• One quarter of nonelderly women delay or don't get needed medical care because they cannot afford it. Cost-related problems appear to have worsened since 2001. Many women cannot afford prescription drugs. They may not fill prescriptions or they may resort to skipping doses and splitting medicines.

    • Despite growing attention to the role of early intervention and healthy behaviors in health promotion and disease prevention, many clinicians fail to incorporate counseling during patient visits.

      • Only 55% of women say they discussed diet, exercise, and nutrition with a clinician during the past 3 years.

      • < 50% had conversations about specific behaviors, eg, calcium intake (43%), smoking (33%), or alcohol use (20%).

      • 31% of women aged 18 to 44 talked with a clinician about their sexual history, STDs (28%), HIV/AIDS (31%), emergency contraception (14%), or domestic or dating violence (12%).

    • Almost 1 in 4 women (23%) on Medicaid said they were turned away from a physician because the clinician was not accepting new patients, compared with 18% for uninsured and 13% privately insured women.

  • There is a "startling lack of data on women with disabilities," according to the US Department of Health and Human Services. In a national study of women with physical disabilities, the following findings were reported:[24]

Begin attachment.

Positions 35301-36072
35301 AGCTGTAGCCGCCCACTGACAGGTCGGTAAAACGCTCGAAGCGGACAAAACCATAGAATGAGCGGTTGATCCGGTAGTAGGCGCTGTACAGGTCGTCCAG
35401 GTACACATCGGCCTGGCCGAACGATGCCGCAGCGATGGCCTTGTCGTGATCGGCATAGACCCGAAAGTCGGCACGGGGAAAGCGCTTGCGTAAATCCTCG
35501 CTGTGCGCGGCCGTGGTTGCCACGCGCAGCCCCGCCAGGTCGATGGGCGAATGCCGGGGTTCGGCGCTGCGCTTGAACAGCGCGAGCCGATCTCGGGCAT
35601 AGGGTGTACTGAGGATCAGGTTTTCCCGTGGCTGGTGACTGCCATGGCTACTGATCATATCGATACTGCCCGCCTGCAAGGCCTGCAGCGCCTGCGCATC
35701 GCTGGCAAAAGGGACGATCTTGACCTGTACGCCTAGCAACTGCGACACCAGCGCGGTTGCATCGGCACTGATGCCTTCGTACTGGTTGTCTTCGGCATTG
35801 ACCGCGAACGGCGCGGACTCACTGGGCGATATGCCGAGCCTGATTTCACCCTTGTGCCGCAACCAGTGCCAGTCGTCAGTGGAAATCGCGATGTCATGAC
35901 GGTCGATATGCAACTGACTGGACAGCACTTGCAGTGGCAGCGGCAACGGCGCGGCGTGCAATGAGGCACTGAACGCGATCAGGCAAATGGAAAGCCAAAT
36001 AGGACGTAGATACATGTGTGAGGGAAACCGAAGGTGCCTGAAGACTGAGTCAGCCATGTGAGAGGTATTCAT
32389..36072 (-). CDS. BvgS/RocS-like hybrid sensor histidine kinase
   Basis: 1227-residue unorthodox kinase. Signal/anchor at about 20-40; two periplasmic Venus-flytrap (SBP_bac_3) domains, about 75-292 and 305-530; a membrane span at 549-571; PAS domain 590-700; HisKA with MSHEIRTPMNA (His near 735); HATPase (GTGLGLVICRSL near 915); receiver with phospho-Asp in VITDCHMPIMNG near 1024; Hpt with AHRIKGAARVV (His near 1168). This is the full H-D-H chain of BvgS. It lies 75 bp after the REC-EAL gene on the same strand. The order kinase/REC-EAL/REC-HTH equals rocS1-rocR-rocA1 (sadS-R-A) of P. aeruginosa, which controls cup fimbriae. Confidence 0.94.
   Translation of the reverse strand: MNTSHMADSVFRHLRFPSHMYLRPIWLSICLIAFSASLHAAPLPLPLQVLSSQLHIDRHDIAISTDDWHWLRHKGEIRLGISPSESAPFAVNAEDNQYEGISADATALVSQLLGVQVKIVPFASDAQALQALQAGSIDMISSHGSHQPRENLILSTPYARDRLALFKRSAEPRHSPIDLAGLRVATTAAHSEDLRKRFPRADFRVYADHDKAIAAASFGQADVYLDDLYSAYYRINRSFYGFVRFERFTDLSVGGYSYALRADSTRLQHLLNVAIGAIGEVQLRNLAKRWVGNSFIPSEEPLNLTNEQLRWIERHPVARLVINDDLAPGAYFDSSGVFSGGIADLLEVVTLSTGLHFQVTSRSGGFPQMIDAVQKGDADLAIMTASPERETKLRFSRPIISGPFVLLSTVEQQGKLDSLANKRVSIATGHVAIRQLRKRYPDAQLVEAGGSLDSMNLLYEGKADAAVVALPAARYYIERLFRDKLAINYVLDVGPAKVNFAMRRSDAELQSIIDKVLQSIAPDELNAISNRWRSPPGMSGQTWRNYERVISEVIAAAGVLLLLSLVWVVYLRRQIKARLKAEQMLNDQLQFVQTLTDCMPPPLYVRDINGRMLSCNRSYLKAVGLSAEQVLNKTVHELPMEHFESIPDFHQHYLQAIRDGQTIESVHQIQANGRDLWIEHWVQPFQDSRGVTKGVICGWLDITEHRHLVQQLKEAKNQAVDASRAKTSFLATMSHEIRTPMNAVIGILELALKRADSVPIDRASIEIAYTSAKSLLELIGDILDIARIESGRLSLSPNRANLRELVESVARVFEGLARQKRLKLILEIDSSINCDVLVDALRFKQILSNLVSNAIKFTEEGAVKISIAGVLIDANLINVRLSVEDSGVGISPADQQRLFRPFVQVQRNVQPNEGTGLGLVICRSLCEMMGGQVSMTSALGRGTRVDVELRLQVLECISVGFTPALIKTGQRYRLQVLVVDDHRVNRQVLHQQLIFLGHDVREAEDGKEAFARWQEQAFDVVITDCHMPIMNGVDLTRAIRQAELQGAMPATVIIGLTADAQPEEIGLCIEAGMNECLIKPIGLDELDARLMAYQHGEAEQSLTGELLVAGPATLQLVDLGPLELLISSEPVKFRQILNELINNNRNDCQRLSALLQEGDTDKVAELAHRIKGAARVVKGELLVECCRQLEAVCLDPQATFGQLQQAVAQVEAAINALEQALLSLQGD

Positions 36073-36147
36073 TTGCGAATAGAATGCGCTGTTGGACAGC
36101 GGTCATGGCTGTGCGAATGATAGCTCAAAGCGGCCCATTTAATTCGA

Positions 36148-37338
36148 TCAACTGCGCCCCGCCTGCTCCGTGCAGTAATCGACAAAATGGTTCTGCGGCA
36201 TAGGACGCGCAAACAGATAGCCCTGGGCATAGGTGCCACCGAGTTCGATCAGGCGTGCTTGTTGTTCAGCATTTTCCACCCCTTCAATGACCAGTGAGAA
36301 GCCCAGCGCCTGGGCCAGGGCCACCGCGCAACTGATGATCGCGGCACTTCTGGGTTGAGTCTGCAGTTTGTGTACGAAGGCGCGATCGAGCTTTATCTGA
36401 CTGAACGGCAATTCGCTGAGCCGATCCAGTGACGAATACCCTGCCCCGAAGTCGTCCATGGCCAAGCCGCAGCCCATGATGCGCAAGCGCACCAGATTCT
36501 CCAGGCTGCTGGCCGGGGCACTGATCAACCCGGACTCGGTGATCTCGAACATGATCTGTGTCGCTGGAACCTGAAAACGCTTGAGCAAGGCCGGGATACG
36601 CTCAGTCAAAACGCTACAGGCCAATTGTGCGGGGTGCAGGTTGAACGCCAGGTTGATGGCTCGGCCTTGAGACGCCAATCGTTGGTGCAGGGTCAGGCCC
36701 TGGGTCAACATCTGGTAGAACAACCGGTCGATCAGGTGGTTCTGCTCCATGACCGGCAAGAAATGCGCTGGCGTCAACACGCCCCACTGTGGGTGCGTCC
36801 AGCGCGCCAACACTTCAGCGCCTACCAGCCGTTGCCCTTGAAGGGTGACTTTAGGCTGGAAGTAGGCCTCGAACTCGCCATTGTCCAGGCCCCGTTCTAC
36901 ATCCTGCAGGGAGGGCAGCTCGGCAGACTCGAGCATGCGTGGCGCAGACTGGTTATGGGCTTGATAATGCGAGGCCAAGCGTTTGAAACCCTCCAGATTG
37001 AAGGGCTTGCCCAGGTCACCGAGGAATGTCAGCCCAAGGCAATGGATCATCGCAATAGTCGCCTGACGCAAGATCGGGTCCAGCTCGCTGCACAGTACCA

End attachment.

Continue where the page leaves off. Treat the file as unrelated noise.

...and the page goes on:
• 31% of the women with physical disabilities in the study were refused care by a physician because of their disability.

    • Women with physical disabilities had considerable difficulty finding physicians who were knowledgeable about their disability to help them manage their pregnancy.

    • More women with physical disabilities reported chronic urinary tract infections, heart disease, depression, and osteoporosis at younger ages than the comparison group of able-bodied women. The report acknowledges that these conditions are not entirely preventable, but suggests that rates could be reduced by informing women with disabilities about their increased risk as appropriate and offering suggestions about what they could do to reduce their risk or delay the onset of conditions and diseases associated with aging.

    • There was a much higher rate of use of public health clinics, specialists, and emergency departments among women with disabilities compared with women without disabilities.